Changes in import values reflect changes in foreign prices, exchange rates and quantity (volume). Real exchange rates are useful for identifying price and currency effects. Import volumes indicate “real changes” and value gives the overall balance of payments position.
Import volumes tend to move cyclically. In general they increase when home demand is buoyant. For this reason imports might be seen as a safety valve which offsets the inflationary pressure that arise when domestic firms are operating at close to full capacity.
Link to Exports
Imports are also linked to exports. In increase in exports boosts GDP because the goods sold overseas are part of domestic production. When GDP increases, demand and imported goods rises as well.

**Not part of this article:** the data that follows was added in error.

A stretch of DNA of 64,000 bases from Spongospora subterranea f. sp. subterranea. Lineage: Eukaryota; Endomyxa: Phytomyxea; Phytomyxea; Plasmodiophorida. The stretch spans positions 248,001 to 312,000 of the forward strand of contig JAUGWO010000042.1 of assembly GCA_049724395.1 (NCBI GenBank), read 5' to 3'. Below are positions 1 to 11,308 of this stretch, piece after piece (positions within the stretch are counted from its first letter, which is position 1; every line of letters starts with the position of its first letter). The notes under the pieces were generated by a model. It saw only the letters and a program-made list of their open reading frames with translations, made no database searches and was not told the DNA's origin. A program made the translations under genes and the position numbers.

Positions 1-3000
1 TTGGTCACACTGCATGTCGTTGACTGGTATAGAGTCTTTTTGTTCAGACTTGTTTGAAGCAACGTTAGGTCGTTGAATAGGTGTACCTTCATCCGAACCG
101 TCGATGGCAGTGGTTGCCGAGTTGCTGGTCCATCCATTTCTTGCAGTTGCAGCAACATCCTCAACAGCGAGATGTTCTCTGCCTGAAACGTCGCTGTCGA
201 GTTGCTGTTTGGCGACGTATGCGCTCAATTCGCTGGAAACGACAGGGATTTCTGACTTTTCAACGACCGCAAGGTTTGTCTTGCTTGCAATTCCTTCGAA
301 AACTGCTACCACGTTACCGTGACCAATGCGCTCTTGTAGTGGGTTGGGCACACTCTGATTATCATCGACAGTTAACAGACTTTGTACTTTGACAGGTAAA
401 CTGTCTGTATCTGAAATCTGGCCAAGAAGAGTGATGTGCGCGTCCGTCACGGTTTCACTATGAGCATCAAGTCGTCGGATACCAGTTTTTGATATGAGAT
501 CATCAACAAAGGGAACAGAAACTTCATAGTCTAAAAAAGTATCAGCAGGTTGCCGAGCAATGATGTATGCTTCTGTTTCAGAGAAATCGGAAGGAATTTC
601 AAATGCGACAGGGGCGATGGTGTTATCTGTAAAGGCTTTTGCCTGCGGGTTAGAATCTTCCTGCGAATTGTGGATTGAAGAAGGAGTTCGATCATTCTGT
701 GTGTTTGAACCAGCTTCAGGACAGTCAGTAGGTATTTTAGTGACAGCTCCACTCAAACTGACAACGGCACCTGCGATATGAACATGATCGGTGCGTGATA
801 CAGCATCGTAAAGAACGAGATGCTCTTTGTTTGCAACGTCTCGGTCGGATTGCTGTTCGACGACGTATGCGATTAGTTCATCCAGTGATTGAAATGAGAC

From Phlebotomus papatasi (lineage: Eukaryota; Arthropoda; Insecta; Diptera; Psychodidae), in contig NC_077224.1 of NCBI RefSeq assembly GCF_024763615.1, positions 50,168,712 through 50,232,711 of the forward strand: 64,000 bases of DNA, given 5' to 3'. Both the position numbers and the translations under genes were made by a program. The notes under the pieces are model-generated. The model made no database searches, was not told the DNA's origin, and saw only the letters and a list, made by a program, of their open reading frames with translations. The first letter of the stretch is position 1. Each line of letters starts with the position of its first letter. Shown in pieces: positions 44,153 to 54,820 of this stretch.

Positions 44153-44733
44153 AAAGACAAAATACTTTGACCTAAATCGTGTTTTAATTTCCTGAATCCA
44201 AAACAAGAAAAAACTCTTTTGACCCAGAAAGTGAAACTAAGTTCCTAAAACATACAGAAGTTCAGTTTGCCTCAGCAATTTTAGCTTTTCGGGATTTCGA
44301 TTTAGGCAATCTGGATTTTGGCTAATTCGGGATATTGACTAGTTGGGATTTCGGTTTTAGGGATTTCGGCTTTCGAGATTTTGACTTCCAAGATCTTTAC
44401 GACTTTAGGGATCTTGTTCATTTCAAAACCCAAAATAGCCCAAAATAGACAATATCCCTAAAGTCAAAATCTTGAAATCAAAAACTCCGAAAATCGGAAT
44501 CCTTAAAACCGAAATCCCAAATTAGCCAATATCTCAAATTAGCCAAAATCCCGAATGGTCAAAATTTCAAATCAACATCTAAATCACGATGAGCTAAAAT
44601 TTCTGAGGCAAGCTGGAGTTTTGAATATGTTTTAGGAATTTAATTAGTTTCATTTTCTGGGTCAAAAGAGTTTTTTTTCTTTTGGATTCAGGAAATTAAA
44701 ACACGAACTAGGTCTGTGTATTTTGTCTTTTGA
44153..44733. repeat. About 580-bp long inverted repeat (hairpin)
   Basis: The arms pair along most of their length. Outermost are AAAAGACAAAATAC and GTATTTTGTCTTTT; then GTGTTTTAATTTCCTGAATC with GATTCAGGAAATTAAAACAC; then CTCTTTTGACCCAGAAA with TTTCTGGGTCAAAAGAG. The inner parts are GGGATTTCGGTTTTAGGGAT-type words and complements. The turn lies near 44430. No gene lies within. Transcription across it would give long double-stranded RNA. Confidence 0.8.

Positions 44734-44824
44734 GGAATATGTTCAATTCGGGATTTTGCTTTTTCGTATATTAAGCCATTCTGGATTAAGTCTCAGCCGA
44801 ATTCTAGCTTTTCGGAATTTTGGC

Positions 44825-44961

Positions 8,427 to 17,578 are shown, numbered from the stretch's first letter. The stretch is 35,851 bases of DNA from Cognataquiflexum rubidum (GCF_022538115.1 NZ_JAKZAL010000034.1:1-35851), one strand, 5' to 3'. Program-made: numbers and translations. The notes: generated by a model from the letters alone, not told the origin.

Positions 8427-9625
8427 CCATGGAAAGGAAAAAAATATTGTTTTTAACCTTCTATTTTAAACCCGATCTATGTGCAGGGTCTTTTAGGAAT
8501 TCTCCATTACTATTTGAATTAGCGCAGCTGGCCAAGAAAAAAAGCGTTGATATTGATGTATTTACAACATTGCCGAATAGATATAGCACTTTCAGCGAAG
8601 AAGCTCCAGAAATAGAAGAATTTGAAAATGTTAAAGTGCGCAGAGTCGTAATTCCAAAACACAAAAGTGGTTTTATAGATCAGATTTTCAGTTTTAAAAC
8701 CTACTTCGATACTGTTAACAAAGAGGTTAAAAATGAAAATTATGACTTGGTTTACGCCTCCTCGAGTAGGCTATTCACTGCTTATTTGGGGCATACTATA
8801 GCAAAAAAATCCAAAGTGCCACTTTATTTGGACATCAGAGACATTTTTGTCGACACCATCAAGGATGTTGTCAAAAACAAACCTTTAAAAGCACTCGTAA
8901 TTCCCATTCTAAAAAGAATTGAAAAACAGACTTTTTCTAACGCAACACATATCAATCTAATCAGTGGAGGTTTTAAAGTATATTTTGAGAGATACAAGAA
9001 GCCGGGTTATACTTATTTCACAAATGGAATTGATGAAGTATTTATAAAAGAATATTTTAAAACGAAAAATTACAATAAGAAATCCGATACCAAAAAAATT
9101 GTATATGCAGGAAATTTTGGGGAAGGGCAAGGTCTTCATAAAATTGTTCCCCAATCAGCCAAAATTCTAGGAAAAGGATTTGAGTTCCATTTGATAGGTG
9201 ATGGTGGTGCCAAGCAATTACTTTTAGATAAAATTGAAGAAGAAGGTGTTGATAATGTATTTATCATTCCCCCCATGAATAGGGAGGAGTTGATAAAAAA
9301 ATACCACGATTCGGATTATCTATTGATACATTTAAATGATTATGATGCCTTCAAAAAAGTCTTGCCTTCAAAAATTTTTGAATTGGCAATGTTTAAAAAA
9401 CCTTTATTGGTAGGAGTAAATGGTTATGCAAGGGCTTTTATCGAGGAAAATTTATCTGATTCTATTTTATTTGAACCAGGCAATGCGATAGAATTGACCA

Imports of goods and services as a percentage of GDP (or of total final demand) indicates the degree of dependence on imports; the higher the figure the more imports displace domestic output and the more vulnerable is the economy to changes in import prices. A sudden rise in import penetration may signal that domestic companies are operating at full capacity and cannot meet increases in demand.